Beat the Guerrillas
by Valeri Bronznik is a new type of opening guide that seeks to fill a gap by covering a variety of overlooked systems in one book. Along the lines of Kiril Georgiev’s Squeezing the Gambits
(which dealt with the three B’s – the Benko, Blumenfeld and Budapest), Bronznik aims to provide a practical repertoire for the tournament player against less commonly seen systems after 1.d4.
His new book, 1.d4 – Beat the Guerrillas!
, an updated translation of his work, 1.d4 – Ratgeber gegen unorthodoxe Eröffnungen
, covers a wide variety of territory as can be seen from the table of contents:
PART I Various 1st moves - 9 Chapter 1 The Englund Gambit and related material - 10 Soller Gambit Delayed - 11 Hartlaub Gambit Delayed - 11 Felbecker Gambit - 13 Englund Gambit - 14 The Zilbermints Gambit - 17 Chapter 2 The Dutch Benoni – 1.d4 c5 2.d5 f5 - 20 Chapter 3 The Woozle – 1.d4 c5 2.d5 Nf6 3.Nc3 - 27 Chapter 4 The Polish Defence – 1.d4 b5 - 31 Chapter 5 The Owen Defense – 1.d4 b6 2.e4 Bb7 - 41 Chapter 6 1...Nc6 - 50 Chapter 7 The Keres Defense – 1.d4 e6 2.c4 Bb4+ - 60 Chapter 8 The English Defense – 1.d4 e6 2.c4 b6 – 83
PART II Variations in the Queen’s Gambit - 123 Chapter 9 The Marshall Defense – 1.d4 d5 2.c4 Nf6 - 124 Chapter 10 The Austrian Defense – 1.d4 d5 2.c4 c5 - 133 Chapter 11 The Baltic Defence – 1.d4 d5 2.c4 Bf5 - 144 Chapter 12 Albin’s Counter-Gambit – 1.d4 d5 2.c4 e5 - 151 Chapter 13 The Schara-Hennig Gambit – 1.d4 d5 2.c4 e6 3.Nc3 - 164 Chapter 14 The Delayed Stonewall – 184
PART III Indian Specialties - 209 Chapter 15 The Snake Benoni with 5...Bd6 - 210 Chapter 16 The Vulture – 1.d4 Nf6 2.c4 c5 3.d5 Ne4 -223 Chapter 17 The Fajarowicz Gambit – 1.d4 Nf6 2.c4 e5 3.dxe5 Ne4 -231 Chapter 18 The Budapest Gambit – 1.d4 Nf6 2.c4 e5 3.dxe5 Ng4 - 239 Chapter 19 The Black Knights’ Tango – 1.d4 Nf6 2.c4 Nc6 -258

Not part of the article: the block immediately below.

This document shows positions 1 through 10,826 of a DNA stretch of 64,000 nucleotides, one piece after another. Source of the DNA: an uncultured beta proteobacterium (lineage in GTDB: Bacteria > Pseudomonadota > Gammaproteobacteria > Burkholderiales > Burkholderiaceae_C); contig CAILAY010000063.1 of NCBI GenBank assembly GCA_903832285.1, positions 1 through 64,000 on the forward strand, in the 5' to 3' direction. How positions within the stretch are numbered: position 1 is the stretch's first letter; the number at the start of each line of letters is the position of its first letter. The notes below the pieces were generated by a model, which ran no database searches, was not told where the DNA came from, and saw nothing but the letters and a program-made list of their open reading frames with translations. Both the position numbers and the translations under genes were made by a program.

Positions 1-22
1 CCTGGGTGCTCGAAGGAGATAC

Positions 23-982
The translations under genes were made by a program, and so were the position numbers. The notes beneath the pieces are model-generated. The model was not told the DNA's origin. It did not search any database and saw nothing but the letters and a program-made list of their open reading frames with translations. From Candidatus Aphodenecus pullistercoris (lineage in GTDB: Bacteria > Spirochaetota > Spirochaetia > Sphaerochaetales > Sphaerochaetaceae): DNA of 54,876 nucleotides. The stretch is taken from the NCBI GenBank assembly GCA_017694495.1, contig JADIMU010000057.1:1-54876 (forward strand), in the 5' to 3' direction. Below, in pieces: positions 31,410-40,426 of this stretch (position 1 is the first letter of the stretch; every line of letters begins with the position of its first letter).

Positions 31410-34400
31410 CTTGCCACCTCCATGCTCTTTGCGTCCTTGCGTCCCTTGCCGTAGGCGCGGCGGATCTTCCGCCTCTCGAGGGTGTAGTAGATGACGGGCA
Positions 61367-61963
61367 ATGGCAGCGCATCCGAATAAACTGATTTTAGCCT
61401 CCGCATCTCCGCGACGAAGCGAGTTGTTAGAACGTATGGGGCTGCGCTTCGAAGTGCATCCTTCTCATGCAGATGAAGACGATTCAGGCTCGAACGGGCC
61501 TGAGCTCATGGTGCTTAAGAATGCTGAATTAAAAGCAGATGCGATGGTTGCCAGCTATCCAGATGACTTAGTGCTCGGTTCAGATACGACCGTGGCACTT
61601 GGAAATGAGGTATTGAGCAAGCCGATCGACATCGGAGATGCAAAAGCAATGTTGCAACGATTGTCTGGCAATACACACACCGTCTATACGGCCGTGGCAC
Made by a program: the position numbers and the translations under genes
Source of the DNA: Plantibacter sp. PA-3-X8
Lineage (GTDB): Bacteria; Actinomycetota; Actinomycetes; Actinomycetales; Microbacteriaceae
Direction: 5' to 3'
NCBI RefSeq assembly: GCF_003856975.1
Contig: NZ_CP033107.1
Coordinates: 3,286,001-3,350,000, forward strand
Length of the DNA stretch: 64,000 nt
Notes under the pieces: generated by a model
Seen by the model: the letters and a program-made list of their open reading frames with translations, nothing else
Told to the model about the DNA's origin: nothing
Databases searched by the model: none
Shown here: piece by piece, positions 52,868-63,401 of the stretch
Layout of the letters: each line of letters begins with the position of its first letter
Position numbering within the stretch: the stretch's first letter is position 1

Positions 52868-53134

The subjects of this book could in fact be labeled the good, the bad and the ugly as they run the gamut from being seen at the highest levels to the lowest! You will never find the Englund Gambit (1.d4 e5 – and named after the Swede Fritz Carl Anton Englund and not the actor that played Freddy Krueger) played by 2700s, but some of the others, including the Delayed Stonewall, the Keres and English Defenses, and the Black’s Knight Tango are used by the elite from time to time. What Bronznik dubs the Dutch Benoni (1.d4 c5 2.d5 f5) was played by no less than Mamedyarov this past summer against Seirawan at the World Team Championship in Ningbo.
Bronznik faces a balancing act when presenting his material. He realizes it’s not very practical to offer a lengthy, difficult to remember variation against a line that is rarely met. In this case something that offers 90 percent of the advantage of the "refutation” may be in order. On the other hand some of these variations can only be beaten with a strong blow.
One example of the latter situation is the Owen Defense (1.e4 b6 2.d4 Bb7). As Bronznik explains after the classical approach 3.Nc3 e6 4.Nf3 Bb4 5.Bd3 Nf6 6.Bg5 h6 7.Bxf6 Qxf6 8.0-0 Bxc3 9.bxc3 d6 10.Nd2! g5!? no convincing route to an advantage for White has been shown. He advocates instead 3.Bd3 e6 4.Nc3 Nf6 5.Nge2. This setup is well positioned to meet the traditional Owen strategy of …Bb4 and with 5…d5 leading to a bad French the second player is forced to opt for 5…c5. This is met by the surprising gambit 6.d5!? which leads to very interesting play. Here White needs to know something concrete but a little homework pays large dividends.
Those who play 1.d4 will find 1.d4 – Beat the Guerrillas!
a very practical way to learn how to meet lesser seen defenses. This book is aimed at players 1800 on up.